PELAGIA, ST. An Antiochene saint of this name, a virgin of fifteen years, who chose death by a leap from the housetop rather than dishonour, is mentioned by Ambrose (De virg. iii. 7, 33! Ep. xxxvii. ad Simplic.), and is the subject of two sermons by Chrysostom. Her festival was celebrated on the 8th of October (Wright's Syriac Marlyrology). In the Greek synaxaria the same day is assigned to two other saints of the name of Pelagia one, also of Antioch, and sometimes called Margarito and also " the sinner "; the other, known as Pelagia of Tarsus, in Cilicia. The legend of the former of these two is famous. She was a celebrated dancer and courtesan, who, in the full flower of her beauty and guilty sovereignty over the youth of Antioch, was suddenly converted by the influence of the holy bishop Nonnus, whom she had heard preaching in front of a church which she was passing with her gay train of attendants and admirers. Seeking out Nonnus, she overcame, his canonical scruples by her tears of genuine penitence, was baptized, and, disguising herself in the garb of a male penitent, retired to a grotto on the Mount of Olives, where she died after three years of strict penance. This story seems to combine with the name of the older Pelagia some traits from an actual history referred to by Chrysostom (Horn, in Malth. Ixvii. 3). In associating St Pelagia with St Marina, St Margaret (q.v.), and others, of whom either the name or the legend recalls Pelagia, Hermann Usener has endeavoured to show by a series of subtle deductions that this saint is only a Christian travesty of Aphrodite. But there is no doubt of the existence of the first Pelagia of Antioch, the Pelagia of Ambrose and Chrysostom. The legends which have subsequently become connected with her name are the result of a very common development in literary history.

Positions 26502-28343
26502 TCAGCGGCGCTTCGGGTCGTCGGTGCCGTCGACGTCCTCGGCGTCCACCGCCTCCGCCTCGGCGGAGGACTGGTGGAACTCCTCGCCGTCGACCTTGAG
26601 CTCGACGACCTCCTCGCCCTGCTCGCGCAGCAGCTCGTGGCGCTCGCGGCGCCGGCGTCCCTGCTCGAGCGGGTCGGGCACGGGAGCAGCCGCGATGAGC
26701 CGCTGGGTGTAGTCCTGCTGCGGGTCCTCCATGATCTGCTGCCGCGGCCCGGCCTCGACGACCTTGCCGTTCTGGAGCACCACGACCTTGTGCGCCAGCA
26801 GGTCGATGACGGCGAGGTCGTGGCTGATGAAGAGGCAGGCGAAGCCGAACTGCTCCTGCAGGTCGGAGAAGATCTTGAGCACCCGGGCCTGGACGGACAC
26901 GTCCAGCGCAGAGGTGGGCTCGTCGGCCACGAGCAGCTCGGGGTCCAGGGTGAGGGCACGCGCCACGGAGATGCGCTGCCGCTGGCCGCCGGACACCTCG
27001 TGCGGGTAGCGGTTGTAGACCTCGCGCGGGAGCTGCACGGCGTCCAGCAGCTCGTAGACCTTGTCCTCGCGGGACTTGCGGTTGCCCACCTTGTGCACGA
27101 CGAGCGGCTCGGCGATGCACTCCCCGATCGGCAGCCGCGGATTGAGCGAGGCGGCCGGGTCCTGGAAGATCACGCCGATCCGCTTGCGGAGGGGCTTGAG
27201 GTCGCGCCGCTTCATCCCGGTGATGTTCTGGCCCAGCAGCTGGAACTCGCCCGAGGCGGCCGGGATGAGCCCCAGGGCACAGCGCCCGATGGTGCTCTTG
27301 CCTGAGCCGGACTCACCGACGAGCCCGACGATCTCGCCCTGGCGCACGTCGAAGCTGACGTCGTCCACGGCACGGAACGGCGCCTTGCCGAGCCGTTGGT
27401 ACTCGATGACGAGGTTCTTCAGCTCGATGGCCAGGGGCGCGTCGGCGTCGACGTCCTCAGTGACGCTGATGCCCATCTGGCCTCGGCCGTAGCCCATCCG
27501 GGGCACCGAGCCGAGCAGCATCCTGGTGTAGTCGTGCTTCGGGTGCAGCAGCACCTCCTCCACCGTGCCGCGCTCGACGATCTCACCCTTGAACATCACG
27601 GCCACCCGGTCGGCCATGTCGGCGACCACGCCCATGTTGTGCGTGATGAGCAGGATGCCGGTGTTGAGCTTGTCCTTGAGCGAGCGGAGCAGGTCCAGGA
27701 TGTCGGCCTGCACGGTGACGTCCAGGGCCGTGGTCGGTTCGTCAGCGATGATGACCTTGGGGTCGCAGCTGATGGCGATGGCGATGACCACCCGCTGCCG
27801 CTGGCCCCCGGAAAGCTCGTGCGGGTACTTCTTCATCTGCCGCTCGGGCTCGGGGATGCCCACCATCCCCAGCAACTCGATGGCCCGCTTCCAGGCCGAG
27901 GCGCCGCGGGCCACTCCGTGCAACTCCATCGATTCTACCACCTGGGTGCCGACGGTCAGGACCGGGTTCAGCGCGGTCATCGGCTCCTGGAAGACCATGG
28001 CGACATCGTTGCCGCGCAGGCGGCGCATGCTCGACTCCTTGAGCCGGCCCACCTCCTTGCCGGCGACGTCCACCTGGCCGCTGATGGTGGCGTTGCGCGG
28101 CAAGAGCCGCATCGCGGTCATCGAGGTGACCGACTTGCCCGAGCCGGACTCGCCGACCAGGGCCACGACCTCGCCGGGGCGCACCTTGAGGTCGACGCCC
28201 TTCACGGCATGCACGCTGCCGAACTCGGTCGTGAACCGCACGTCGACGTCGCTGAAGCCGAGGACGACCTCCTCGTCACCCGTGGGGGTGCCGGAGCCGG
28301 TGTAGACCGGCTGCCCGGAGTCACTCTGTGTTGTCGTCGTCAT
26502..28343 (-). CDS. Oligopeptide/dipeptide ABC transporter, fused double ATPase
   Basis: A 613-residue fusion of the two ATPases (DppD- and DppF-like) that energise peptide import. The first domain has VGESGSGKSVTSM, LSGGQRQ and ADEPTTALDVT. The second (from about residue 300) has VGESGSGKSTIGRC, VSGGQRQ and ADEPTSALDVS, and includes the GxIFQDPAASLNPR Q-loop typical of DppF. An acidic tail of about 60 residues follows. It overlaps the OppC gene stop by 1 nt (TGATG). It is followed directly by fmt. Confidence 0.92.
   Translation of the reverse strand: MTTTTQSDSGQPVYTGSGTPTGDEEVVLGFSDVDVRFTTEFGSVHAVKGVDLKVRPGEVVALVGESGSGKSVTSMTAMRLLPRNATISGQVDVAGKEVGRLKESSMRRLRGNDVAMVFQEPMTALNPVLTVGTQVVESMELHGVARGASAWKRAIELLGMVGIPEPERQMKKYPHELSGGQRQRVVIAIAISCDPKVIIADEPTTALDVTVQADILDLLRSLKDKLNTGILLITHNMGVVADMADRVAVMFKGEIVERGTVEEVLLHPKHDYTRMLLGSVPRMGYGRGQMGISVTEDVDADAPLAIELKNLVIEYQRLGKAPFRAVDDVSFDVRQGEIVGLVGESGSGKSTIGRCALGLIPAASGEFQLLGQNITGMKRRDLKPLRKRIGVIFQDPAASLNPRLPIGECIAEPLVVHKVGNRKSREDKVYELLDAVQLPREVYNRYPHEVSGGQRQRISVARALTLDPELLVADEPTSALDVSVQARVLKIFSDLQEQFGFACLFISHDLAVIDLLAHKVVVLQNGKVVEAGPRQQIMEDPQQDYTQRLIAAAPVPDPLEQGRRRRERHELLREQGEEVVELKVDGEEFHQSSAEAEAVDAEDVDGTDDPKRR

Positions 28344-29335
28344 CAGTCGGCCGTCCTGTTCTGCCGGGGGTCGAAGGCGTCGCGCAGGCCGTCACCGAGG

See Acta sanctorum, October, iv. 248 seq.; H. Usener, Legenden der heiligen Pelagia (Bonn, 1879); H. Delehaye, The Legends of the Saints (London, 1907), pp. 197-205. (H. DE.)
Note - this article incorporates content from Encyclopaedia Britannica, Eleventh Edition, (1910-1911)